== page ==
East Timor fighter surrenders

Suspect in last month's attacks on country's leaders turns himself in.

    Da Costa, also known as Susar, was among 17 people wanted in connection with the attacks [EPA]
    "I will explain the details at the attorney-general's office," he said.
    "I want to surrender because I want the nation to develop and so that people can live peacefully."
    Separate attacks
    Two military officials, speaking on condition of anonymity because the investigation is ongoing, described da Costa as a former policeman suspected in the shooting.
    Ramos-Horta is recovering from the attack in a hospital in Australia.
    Xanana Gusmao, the country's prime minister, who escaped unhurt in a separate attack the same morning, ordered the country's military and police forces to form a joint command to arrest followers of Alfredo Reinado, who led the fighters and was killed in the attacks.
    Da Costa, also known as Susar, is among 17 people wanted in connection with the attacks.
    He is the first to turn himself in to the joint command, surrendering in Turiscai, 120km south of the capital, Dili.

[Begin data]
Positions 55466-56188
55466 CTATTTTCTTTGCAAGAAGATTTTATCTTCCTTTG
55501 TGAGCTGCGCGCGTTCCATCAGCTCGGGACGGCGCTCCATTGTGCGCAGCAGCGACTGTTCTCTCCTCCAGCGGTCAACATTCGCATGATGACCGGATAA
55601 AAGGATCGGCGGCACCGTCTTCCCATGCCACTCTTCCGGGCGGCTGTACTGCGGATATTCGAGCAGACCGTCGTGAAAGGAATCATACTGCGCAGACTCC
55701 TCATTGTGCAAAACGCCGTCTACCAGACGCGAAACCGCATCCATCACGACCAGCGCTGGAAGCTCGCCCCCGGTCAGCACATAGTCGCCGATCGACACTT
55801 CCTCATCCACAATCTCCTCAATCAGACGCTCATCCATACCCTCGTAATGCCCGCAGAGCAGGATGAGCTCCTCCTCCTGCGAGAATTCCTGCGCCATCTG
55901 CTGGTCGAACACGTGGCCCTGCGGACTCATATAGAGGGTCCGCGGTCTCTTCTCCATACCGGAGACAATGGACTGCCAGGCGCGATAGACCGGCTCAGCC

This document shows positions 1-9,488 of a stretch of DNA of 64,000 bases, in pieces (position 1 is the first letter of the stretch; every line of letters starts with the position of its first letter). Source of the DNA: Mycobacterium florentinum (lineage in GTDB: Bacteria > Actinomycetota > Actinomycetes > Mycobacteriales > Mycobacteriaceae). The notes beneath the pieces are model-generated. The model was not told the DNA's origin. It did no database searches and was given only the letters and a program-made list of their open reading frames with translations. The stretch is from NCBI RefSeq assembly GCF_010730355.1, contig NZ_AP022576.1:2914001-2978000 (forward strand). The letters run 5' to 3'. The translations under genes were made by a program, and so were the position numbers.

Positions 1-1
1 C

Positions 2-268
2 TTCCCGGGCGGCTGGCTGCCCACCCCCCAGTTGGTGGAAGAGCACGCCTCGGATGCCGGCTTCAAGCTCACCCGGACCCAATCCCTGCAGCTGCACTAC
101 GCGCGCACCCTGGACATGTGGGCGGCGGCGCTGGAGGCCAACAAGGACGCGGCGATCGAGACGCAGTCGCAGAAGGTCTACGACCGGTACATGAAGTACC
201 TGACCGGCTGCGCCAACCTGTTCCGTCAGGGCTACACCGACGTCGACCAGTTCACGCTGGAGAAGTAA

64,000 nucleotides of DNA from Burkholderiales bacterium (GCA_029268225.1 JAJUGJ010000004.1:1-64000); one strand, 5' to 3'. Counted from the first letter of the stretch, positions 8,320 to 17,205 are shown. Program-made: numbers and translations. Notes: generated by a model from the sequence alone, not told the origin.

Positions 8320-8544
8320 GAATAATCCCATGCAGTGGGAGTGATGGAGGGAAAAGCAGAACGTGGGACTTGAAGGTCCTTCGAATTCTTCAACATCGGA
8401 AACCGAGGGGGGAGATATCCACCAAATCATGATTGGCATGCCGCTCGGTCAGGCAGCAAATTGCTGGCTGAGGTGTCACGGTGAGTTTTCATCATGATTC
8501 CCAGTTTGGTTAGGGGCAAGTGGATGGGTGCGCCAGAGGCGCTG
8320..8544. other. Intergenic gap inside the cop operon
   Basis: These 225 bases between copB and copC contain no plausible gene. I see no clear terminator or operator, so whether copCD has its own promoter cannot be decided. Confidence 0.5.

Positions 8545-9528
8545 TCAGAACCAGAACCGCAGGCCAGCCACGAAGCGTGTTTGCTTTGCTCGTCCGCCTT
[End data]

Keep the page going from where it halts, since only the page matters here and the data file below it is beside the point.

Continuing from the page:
The military hopes that Gastao Salsinha, who took command of Reinado's fighters after he was killed, will also surrender.
    Gusmao urged Da Costa and other fighters to co-operate.
    "I am asking you to co-operate with the joint command so that people can live in tranquillity", he said at the government palace.
    East Timor broke from Indonesia in 1999 following 24 years of occupation, declaring independence three years later after a brief period of UN administration.
    The army split along regional lines in 2006, when about 600 soldiers were sacked, triggering factional violence that killed 37 people and drove 150,000 from their homes.

    SOURCE: Agencies


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